Women with anorexia display clear autistic traits, even once the eating disorder is under control and they have achieved a normal weight, according to research from Sahlgrenska Academy. The similarities between anorexia and autism in women are also seen in a part of the brain which process social skills.
In a UK study of 5,320 women, three per cent were found to have an active eating disorder in mid-life, a figure higher than expected as eating disorders are primarily associated with adolescence or early adulthood. The research, using data from the University of Bristol’s Avon Longitudinal Study of Parents and Children cohort, is published in the open access journal BMC Medicine.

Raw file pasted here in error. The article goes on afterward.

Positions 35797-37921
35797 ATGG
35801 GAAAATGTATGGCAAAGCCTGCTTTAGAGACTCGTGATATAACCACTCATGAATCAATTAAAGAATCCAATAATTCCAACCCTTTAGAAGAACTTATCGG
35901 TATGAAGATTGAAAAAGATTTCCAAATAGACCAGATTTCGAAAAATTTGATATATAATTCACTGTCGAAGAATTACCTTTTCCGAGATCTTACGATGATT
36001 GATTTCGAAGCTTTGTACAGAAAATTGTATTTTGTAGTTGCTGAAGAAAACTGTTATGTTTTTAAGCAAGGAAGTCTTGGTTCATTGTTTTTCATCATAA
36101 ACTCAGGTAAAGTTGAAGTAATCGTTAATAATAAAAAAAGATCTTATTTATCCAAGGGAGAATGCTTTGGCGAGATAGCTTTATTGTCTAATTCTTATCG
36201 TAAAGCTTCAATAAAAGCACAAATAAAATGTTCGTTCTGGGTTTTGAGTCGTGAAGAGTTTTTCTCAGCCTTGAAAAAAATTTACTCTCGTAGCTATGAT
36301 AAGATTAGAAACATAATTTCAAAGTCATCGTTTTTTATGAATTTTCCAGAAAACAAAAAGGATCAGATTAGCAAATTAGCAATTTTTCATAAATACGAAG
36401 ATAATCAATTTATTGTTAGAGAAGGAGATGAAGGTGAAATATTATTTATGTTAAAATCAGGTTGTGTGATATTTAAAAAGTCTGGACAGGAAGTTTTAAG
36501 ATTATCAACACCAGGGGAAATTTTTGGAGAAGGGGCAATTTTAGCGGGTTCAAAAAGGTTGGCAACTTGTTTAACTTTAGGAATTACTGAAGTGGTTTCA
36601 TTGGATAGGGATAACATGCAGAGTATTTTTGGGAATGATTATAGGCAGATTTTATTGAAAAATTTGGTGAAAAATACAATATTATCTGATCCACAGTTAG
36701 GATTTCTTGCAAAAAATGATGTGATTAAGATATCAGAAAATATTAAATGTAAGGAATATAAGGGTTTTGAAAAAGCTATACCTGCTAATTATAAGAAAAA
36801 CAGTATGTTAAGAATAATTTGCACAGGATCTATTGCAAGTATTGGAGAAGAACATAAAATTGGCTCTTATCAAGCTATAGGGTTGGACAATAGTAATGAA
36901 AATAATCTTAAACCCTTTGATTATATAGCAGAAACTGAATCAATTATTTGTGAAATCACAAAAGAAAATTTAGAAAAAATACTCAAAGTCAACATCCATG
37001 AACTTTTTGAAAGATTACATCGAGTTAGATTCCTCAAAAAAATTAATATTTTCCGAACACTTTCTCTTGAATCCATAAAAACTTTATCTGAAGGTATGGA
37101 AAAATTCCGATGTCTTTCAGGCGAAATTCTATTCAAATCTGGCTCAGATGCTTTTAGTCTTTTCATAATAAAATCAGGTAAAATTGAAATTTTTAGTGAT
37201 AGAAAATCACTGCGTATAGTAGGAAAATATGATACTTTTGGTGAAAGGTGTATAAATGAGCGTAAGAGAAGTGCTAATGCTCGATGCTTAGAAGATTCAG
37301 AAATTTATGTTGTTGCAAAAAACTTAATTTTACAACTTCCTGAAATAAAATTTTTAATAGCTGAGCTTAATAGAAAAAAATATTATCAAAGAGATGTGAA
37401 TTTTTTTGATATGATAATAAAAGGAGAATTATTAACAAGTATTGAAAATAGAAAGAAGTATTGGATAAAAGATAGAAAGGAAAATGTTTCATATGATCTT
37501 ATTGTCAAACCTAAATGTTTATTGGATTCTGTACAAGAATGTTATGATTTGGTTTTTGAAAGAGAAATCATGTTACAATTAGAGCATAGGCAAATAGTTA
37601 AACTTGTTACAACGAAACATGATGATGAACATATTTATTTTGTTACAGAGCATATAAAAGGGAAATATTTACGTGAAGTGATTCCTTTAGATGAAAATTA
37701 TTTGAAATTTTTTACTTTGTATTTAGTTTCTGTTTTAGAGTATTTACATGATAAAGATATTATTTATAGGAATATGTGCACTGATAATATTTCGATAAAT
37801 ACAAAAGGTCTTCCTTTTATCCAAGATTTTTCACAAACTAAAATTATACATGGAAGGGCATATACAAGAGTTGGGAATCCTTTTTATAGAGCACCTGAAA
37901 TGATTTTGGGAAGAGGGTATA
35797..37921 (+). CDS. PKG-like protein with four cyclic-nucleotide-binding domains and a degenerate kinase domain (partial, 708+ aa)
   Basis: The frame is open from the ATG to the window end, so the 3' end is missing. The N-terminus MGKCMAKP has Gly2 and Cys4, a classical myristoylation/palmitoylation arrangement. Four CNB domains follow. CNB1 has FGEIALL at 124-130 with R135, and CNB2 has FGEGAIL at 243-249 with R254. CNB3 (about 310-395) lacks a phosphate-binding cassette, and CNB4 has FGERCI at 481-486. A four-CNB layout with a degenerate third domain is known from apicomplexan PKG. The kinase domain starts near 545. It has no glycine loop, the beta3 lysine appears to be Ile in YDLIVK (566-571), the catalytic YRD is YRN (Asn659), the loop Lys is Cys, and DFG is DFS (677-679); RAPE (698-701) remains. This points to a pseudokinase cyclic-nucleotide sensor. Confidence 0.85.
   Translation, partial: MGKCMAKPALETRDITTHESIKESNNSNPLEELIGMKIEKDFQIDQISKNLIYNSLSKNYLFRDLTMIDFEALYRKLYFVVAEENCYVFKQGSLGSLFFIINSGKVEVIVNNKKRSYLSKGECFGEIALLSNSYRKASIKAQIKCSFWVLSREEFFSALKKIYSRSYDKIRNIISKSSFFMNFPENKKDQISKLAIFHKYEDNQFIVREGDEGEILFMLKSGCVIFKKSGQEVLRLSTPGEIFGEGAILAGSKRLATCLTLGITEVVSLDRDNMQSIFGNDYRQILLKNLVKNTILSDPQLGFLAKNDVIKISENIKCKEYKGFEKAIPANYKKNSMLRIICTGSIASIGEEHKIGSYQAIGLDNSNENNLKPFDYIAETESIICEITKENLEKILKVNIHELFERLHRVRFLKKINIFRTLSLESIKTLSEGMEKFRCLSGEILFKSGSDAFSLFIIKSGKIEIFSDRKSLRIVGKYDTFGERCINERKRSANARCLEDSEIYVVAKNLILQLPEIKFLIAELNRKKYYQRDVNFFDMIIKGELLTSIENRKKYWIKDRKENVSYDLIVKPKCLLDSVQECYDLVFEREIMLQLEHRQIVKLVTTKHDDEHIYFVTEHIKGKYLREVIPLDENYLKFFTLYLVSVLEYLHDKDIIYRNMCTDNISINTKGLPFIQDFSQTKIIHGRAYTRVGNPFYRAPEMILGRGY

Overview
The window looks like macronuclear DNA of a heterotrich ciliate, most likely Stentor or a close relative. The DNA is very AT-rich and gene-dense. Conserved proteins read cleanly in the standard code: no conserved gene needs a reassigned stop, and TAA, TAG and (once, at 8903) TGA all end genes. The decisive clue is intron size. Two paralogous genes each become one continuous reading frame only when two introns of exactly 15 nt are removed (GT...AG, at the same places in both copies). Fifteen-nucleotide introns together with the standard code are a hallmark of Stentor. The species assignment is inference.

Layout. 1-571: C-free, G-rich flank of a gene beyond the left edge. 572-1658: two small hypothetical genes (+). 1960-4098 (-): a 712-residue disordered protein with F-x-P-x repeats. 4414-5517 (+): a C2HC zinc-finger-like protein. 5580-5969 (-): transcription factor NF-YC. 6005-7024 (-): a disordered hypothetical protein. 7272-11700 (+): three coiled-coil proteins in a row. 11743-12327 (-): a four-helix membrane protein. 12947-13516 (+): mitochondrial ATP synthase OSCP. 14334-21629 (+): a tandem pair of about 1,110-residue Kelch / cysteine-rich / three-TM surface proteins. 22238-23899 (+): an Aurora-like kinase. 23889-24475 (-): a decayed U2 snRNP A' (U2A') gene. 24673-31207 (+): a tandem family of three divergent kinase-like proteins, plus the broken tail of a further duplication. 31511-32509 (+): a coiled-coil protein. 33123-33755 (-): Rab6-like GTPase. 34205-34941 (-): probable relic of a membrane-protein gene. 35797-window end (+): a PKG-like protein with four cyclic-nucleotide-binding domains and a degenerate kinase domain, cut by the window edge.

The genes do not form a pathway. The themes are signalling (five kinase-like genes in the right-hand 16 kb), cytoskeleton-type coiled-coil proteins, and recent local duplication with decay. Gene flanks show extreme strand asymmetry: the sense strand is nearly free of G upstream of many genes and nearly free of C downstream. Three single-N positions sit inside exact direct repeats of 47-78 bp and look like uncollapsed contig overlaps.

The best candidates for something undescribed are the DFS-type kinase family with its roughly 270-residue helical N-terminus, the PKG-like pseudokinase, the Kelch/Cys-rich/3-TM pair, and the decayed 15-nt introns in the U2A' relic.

Anorexia nervosa (AN) is associated with reduced bone mass and an increased fracture risk. The aim was to evaluate the vitamin D status and the association with body mass index (BMI), fat mass and bone mineral density (BMD) in patients with severe AN during a prospective intervention study of intensive nutrition therapy.
Bottoms up: The researchers filmed hungry flies drinking a drop of sugar solution (blue circles in the top panel) and simultaneously monitored the activity of their IN1 cells before, during, and after the drink was consumed (bottom panels). The cells remained active for several minutes after the solution had been swallowed.